MAP offers HHS recommendations on quality reporting programs
June 5, 2012 in Medical Technology
WASHINGTON – The Measure Applications Partnership (MAP) has issued two new reports to the Department of Health and Human Services, presenting quality measurement strategies for hospitals that specialize in cancer care and for hospice and palliative care providers.
MAP is a multi-stakeholder public-private group convened in 2011 by the National Quality Forum (NQF) to provide guidance on measures for use in public reporting, performance-based payment and other performance measurement programs. These two reports are the latest in a series of several quality measurement coordination strategies authored by the group, officials say.
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The recommendations in both areas are spurred by new legal requirements. With regard to hospice and palliative care, the Patient Protection and Affordable Care Act (ACA) creates the Medicare Hospice Quality Measurement Program, which requires hospice programs to publicly report quality data beginning in 2014 or incur a financial penalty. Hospice care is a Medicare benefit in the last six months of life.
Likewise, the ACA stipulates that 11 hospitals that specialize in cancer care, called PPS-Exempt Cancer Hospitals, must begin to publicly report quality data in 2014, although with no financial penalty or incentive attached to the reporting activity. These specialty cancer hospitals have been exempt from the Medicare Prospective Payment System (PPS) because their narrow focus on cancer care does not lend itself to the payment program as designed. As a result, they have not been required to participate in federal quality reporting programs that now apply to most other hospitals.
“These measurement strategies are geared toward improving the care of patients grappling with serious and complex healthcare issues,” says Elizabeth McGlynn, co-chair of the MAP coordinating committee. “The new public reporting programs, and MAP’s reports, are part of a broader effort to ensure that measurement-driven quality improvement and accountability are being applied across the spectrum of the healthcare system.”
Both new reports emphasize the importance of measuring components of care that patients and their families find meaningful. This includes surveying patients about their experiences of care, assessing quality of life, evaluating pain and symptom management, and tracking whether each patient has a care plan that signals their preferences, is kept updated, and is being honored. Patients seeking hospice care at the end of life, for example, often choose to avoid unwanted medical procedures and trips to the hospital. Targeted measures can and should assess these dimensions of care, MAP recommends.
The reports also emphasize the importance of measuring how well patients transition from one care setting or type of provider to another – for example, from a hospital to a nursing home or care provided in their own homes. Such “hand-offs” occur frequently for cancer and seriously ill patients and often expose patients and their families to fragmented care from providers who are not communicating – at all or well – with each other. In both new reports, MAP emphasizes that performance measures should evaluate patients’ full experiences as they move through the healthcare system, as treatment received in one setting may impact the course of treatment received in another.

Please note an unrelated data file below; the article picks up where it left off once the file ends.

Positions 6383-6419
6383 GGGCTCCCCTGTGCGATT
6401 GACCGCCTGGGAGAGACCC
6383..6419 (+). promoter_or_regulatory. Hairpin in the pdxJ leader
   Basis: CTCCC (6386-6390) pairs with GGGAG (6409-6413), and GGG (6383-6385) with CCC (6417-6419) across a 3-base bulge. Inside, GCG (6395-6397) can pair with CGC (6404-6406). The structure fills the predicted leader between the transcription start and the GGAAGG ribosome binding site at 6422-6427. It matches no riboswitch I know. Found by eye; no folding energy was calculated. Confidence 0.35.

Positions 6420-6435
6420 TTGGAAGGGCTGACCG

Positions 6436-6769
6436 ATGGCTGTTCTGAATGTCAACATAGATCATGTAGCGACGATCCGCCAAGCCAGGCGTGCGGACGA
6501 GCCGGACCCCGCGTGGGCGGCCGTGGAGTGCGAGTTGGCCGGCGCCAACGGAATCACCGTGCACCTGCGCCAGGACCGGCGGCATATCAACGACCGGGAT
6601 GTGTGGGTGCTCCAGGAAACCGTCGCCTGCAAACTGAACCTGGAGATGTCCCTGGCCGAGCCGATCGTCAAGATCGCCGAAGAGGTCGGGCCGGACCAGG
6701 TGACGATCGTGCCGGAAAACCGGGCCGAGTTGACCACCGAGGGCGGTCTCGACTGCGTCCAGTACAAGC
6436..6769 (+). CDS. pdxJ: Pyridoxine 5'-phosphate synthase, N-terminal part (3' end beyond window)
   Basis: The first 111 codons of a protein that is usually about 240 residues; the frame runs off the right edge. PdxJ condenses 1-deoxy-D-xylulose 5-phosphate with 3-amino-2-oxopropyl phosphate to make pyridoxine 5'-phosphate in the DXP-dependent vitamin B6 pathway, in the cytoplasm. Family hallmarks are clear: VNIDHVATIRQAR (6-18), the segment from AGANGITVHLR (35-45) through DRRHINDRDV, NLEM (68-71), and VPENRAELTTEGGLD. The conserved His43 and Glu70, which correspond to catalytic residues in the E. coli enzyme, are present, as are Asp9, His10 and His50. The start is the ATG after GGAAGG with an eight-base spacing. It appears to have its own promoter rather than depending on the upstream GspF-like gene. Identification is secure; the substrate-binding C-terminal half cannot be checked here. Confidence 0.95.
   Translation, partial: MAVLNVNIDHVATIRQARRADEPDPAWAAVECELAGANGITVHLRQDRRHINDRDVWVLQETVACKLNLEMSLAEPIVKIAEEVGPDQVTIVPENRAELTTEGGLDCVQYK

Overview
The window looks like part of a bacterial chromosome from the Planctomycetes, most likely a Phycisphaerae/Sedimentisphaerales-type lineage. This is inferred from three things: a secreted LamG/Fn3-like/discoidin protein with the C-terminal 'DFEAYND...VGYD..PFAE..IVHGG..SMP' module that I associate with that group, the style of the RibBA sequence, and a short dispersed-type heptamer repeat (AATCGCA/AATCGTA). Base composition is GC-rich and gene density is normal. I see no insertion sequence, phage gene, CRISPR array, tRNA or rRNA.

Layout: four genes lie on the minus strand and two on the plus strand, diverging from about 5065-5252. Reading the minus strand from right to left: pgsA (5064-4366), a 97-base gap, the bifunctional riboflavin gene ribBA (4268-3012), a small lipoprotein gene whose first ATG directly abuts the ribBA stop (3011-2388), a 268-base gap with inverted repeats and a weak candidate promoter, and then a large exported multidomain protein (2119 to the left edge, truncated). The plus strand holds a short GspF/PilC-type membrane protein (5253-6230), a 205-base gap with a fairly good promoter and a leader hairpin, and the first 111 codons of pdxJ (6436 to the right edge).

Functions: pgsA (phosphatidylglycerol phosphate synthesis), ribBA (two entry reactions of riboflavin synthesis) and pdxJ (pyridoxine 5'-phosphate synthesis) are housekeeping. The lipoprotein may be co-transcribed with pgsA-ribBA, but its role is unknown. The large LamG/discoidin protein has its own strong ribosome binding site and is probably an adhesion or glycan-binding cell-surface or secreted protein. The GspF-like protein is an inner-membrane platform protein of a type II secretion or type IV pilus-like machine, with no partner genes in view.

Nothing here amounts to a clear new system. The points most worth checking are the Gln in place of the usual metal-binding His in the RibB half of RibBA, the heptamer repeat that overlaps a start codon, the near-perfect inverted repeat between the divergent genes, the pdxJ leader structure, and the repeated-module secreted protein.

[See also: NQF endorses new slate of quality measures.]
“These reports represent an important step toward ensuring that patients who are seriously or terminally ill receive care that addresses all their needs and is being carefully evaluated through standardized measurement programs,” says Carol Raphael, chair of the MAP post-acute care/long-term care workgroup.
In each new report, MAP identifies a “core set” of specific quality measures it believes can be applied immediately or quickly adopted to care at PPS-exempt cancer hospitals or to hospice and palliative care services. In addition, the group notes significant areas where no or few measures exist, signaling opportunities for the measure development community to step in to fill important gaps.
In its recommendations for cancer care, for example, MAP stresses the importance of survival data to patients’ decision-making on both treatments and providers. It advises that survival data presented to patients and families include information on the specific type and stage of cancer.
“Clear and comparable information on survival rates can be critical to cancer patients and their families making very tough choices at an emotional time,” says Frank Opelka, MD, chair of the MAP Hospital Workgroup.
In its report on hospice and palliative care services, MAP notes that many who qualify for the Medicare hospice care benefit either fail to make use of it or do so for a shorter period than the Medicare benefit allows. As a result, MAP advises measuring the degree to which patients have access to, and are well informed about, the alternatives of hospice and palliative care.
“Consistent with its past work, MAP’s new reports further expand our thinking about what’s important to measure and improve in healthcare in addition to the actual clinical outcomes of care,” says George Isham, MD, co-chair of the MAP coordinating committee. “We need to be especially vigilant about how fully and well informed patients are as they move through a complex system, especially if they have life-threatening illnesses or are terminally ill.”
The full Performance Measurement Coordination Strategy for PPS-Exempt Cancer Hospitals and Performance Measurement Coordination Strategy for Hospice and Palliative Care reports are available here.